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I've been having difficulty learning to do ribs low and slow. I did figure out how to trim a slab. But getting them BBQed properly has been difficult. I've wondered if I haven't gone long enough, since it has seemed that my Boston butts take a lot longer than they should, and maybe ribs need extra time in Utah County too. It seems from what I hear that it's hard to go too long, but easy to go too short. So I did an experiment, and it confused me more.

I cut a slab into thirds. I put them on the Weber kettle, using my Smokenator. One of the sections I cooked 3-2-1 with the meat side up. One section I cooked 4-1-1 with the meat side up. One section I just left on without foil. At four hours I cut a rib off the unfoiled section. The meat was done, and the rib was really good. I wanted to eat the rest then, but science demanded restraint. At five hours I cut another rib off the unfoiled section, and it was fine. At six hours the other two sections were ready according to the clock, and I took them in for a family taste test. Opinions were divided on which was better (there wasn't a lot of difference between the foiled sections, although the 3-2-1 seemed more tender, but not falling off the bone as I'd expected). At seven hours I checked an unfoiled rib I'd left behind, and it was tender and good although it seemed the texture had changed some, kind of crinkly.

So, especially with the altitude, everything I have read says to go five or six hours, even with foil. But at least with this slab, four without foil was good too. Amazing Ribs says two hours in foil makes them mushy, but the 3-2-1 ribs seemed to firm up to me. I'm having a hard time concluding that there is a correct answer, and maybe whether ribs are good is just a matter of how good the meat is to start with (I suspect some $1.20 a pound spares I got locally a couple of times, which didn't turn out, may have been low priced for a reason). Does anyone have success with four hour unfoiled ribs?

Edit: Cooked in the general ballpark of 220.


There are so many variables that can effect how your ribs come out. You don't say the heat you used. I would say that 4 hours ribs are on the fast side of the time table. I have done ribs in 4 hours but I think it is too short of time at standard smoking temps.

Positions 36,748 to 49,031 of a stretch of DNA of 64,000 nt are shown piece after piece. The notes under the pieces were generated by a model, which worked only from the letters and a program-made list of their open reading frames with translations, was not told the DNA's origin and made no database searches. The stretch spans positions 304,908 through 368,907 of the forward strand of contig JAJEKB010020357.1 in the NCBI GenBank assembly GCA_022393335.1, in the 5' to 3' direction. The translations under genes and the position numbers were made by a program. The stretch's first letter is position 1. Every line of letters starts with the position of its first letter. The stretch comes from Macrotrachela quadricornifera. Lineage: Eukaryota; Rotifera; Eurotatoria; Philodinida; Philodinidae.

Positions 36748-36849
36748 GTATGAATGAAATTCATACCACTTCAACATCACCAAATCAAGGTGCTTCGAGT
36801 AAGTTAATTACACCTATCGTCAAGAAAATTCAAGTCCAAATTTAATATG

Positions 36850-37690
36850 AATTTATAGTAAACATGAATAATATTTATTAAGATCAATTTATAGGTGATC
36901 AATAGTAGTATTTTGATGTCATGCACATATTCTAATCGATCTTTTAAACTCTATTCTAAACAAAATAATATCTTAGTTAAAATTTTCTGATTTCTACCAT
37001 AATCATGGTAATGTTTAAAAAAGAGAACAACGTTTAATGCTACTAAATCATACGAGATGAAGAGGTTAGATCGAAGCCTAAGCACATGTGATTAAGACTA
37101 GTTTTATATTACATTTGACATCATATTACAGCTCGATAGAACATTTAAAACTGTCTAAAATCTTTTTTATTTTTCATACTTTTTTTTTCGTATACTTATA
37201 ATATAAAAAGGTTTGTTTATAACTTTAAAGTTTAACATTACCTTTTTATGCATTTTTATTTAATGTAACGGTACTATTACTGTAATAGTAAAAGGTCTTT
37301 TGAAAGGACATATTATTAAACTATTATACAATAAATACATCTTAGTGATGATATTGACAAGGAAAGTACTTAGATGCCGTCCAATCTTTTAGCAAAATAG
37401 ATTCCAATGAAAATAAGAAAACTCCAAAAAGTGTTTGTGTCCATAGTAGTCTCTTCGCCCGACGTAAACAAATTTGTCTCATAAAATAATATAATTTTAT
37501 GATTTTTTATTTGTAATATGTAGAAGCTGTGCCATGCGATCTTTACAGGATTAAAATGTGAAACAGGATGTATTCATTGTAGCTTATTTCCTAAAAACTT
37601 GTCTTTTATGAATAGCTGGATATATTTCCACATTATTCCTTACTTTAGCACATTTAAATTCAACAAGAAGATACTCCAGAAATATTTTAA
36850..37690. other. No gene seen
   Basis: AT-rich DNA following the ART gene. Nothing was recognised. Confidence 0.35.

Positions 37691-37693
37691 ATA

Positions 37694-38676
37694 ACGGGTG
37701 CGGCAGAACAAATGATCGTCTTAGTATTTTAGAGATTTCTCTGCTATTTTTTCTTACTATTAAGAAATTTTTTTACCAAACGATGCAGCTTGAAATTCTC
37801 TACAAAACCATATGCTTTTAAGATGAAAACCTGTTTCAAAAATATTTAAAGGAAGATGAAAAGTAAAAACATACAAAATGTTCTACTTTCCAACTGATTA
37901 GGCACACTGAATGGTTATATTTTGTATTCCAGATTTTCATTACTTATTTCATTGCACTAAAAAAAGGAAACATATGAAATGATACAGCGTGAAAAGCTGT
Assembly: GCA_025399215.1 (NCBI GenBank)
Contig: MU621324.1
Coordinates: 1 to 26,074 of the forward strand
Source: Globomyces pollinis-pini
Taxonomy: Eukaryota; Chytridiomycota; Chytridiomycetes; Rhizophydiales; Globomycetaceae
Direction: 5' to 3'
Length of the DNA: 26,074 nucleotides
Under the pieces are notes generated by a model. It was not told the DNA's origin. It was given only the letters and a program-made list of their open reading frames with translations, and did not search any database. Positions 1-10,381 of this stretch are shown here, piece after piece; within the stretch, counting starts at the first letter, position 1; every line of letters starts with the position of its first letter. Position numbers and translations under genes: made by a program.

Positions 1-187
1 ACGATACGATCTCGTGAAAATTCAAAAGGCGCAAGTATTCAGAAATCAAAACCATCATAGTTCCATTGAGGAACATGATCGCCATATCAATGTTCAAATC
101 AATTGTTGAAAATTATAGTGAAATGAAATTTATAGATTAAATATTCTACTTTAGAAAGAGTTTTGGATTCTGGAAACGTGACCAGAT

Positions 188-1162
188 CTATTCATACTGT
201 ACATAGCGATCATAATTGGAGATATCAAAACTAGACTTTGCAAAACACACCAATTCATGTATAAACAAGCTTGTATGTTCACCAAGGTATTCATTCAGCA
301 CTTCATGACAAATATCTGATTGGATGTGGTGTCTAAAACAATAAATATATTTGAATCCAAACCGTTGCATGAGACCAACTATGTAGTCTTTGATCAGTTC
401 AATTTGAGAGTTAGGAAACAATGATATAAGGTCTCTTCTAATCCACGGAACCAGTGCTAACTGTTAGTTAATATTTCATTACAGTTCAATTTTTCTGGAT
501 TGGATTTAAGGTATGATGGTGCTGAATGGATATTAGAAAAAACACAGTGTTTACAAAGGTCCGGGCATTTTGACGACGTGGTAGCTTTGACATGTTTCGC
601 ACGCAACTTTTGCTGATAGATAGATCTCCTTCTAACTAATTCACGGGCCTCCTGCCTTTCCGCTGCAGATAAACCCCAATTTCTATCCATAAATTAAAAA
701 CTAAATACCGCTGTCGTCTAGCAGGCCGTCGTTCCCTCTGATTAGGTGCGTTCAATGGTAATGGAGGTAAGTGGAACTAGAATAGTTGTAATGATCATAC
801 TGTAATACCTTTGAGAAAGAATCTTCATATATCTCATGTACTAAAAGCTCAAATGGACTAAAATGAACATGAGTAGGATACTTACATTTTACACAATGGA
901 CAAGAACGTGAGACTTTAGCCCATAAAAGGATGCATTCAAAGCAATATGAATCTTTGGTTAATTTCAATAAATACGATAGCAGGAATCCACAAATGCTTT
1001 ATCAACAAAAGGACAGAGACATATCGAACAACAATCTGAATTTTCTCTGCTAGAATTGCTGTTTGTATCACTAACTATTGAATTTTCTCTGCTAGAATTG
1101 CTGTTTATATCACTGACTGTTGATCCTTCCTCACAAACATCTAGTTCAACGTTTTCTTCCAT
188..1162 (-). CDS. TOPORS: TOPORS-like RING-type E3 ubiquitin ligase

Instead of foil, I use a water tray to keep the moisture in sometimes. If I am just cooking for pleasure I hardly ever use the foil.

But really, all food is done when it is done. It sounds like you are new to smoking and I would bet that you commit the biggest mistake of all "opening the lid to see if your meat has left the smoker".

Keeping the lid down will help your times more then anything. Avoid checking on your meat! Once you learn to keep the lid closed it will help you to be more consistent with your cooking times.
Spares that aren't trimmed can take 6 - 7 hours, trimmed St Louis style 5 - 6 unfoiled and not messed with.
I take it back. I don't think I figured out how to trim a slab. I know how to remove the skirt. I know how to peel the membrane. But when I trim my slabs I first feel for the ends of the ribs, and then cut along them. However, this does not make a rectangular slab. It makes a slab that's taller at one end than the other, as the ribs get shorter as one goes down the slab. Seems like that leaves a lot of the slab going into one end of the rib tips, too. Anyway, the slabs I've seen in pictures of competitions seem pretty much rectangular. I can cut a rectangle. But then the end where the shorter ribs are, is going to have some weird cartilaginous stuff in it, or something, up above where the rib ends; on that end it isn't going to be just a rib with meat on each side. So what's the deal with this? Trim to rib ends, or trim straight across?
Interesting post. You started this questioning almost three years ago and still having issues. First off: yes you will have a tapered rack of ribs because the rack starts at short bones and goes to longer bones. The reason we cut square racks in contests is because the judge never eats the end of the rib bone, only a bite or two off the center but for turn in we want the six ribs the same length. To cut away the cords from the ribs you will need to cut right to the end of the bone.
First of all guys, thanks for the above info, and I do agree on all points. I would also like to add a few things that over the years I have had to explain. Ribs, like all of the meats we cook will have variations in weight. Ribs come in weights from 4 1/2 and down 3 1/2 and down 2 1/2 and down and 1 1/2 and down. The less weights being baby backs of course. When you buy a pack of ribs usually containing tree racks, the finishing time will differ between the tree. Naturally this has a great bearing on your finishing times, and temperature. Also cooking with the number system opening, and closing the lid, some do it fast, some take there time, which has a great effect on your pit temperature recovery time. I would say, cooking in Utah County is no different than cooking in the Salt Lake Valley. Whatever times and temperature works best, and produces the end product that your looking for should answer your question. When cooking competition ribs it's what the judges are looking for, and I'm still trying to dial that in, LOL! Have fun, and let us know how your next cook comes out.
Here is my take on full spares vs St Louis cut. With the economy the way it is, the cost a fuel and feed to raise these pigs, slaughter and transportation cost farmer are taking these pigs to slaughter sooner, thus a smaller skinnier pig which gives us a very small rack after WE trim it. Larger pigs are slaughtered and pre cut into St Louis spare then sold.

Hope this helps

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